But, through a lot of patience and talking, I managed to build bridges of communication to the givers of my life. My mother and I seemed to have built a sturdy, comfortable overpass of respect, love and care for each other.
My fathers and my relationship… Well, I guess it can simply be called a relationship of truce. I love him but I don’t always agree with him. I want him as much a part of my life as I can but I don’t want to sacrifice the person I have become or the life I have made just to make him happy. After all, I am not here to make him happy. I am here to make sure my wife and daughter are happy and taken care of.
So where does that leave us? Oh, yes, the phone call, well, the sun seems to be setting on someone with whom I’ve had a lifelong stormy relationship with and it is bugging me. I try to never have regrets in my life and for the most part I don’t. I have attempted to live by the words of Rory Cochrane “I do not regret the things I’ve done, but those I did not do.” And this seems to be the case. I seem to be thinking of all the things I did not get the opportunity to share with this person. Of all the times both of us had other things to do or our egos would not allow us to understand what the other was trying to do or say. Yup, we seemed to have goofed this one up.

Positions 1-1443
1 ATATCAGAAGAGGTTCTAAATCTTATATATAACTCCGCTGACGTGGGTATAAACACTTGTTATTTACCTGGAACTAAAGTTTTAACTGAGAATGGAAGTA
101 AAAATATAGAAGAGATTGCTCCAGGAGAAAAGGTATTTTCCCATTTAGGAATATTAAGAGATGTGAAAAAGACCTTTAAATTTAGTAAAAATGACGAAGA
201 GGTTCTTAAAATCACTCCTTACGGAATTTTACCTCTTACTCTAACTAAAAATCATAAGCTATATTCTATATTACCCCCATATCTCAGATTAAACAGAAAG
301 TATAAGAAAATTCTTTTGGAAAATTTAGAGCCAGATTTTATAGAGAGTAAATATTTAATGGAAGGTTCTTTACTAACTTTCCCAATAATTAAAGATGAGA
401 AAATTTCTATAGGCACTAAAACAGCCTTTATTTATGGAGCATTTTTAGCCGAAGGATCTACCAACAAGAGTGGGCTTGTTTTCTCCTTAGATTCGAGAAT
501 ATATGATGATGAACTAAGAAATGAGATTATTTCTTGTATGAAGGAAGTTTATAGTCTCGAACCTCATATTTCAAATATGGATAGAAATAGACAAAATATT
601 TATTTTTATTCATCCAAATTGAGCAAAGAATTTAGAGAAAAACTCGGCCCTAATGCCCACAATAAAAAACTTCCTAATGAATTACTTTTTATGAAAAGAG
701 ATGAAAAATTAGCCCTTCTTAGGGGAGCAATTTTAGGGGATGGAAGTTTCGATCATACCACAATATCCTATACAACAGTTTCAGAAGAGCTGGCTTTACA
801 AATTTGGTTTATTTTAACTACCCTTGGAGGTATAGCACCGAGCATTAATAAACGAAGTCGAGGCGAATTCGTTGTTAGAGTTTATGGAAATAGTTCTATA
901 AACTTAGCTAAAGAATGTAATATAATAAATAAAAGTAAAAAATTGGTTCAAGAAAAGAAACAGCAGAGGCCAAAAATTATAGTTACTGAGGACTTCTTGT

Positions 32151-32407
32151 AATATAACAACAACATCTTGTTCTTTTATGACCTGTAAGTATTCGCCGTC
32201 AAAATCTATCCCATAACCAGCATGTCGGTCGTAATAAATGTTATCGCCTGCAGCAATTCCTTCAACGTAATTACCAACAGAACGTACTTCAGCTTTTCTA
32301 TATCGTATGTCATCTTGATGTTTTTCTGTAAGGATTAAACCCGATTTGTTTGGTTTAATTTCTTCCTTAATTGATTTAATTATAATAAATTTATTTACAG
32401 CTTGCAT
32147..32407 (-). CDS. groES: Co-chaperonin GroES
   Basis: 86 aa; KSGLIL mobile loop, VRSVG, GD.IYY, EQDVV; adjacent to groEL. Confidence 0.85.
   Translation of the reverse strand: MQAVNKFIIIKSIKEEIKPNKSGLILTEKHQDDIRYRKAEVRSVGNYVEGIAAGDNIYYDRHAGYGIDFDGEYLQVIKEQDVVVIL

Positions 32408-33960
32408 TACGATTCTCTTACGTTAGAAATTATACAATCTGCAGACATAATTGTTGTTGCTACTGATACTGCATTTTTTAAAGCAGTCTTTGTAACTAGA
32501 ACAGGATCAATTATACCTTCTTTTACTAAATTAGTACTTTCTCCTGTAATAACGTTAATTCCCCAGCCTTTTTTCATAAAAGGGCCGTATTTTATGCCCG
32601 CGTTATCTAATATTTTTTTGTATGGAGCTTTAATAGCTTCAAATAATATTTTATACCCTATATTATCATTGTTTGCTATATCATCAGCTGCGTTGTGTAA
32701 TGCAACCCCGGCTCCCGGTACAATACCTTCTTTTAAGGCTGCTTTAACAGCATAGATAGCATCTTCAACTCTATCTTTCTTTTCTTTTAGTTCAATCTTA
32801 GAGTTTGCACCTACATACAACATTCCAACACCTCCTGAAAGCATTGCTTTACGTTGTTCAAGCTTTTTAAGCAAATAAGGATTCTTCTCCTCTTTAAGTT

So, with all this said, I shall wrap this up with a tear in my eye and the lyrics to a Harry Chapin song in my mind.
I've long since retired, my son's moved away
I called him up just the other day
I said, "I'd like to see you if you don't mind"
He said, "I'd love to, Dad, if I can find the time
You see my new job's a hassle and kids have the flu
But it's sure nice talking to you, Dad
It's been sure nice talking to you"
And as I hung up the phone it occurred to me
He'd grown up just like me
My boy was just like me
And the cat's in the cradle and the silver spoon
Little boy blue and the man on the moon
When you comin' home son?
I don't know when, but we'll get together then son
You know we'll have a good time then
Have a good week everyone. And call you parents, wherever they are.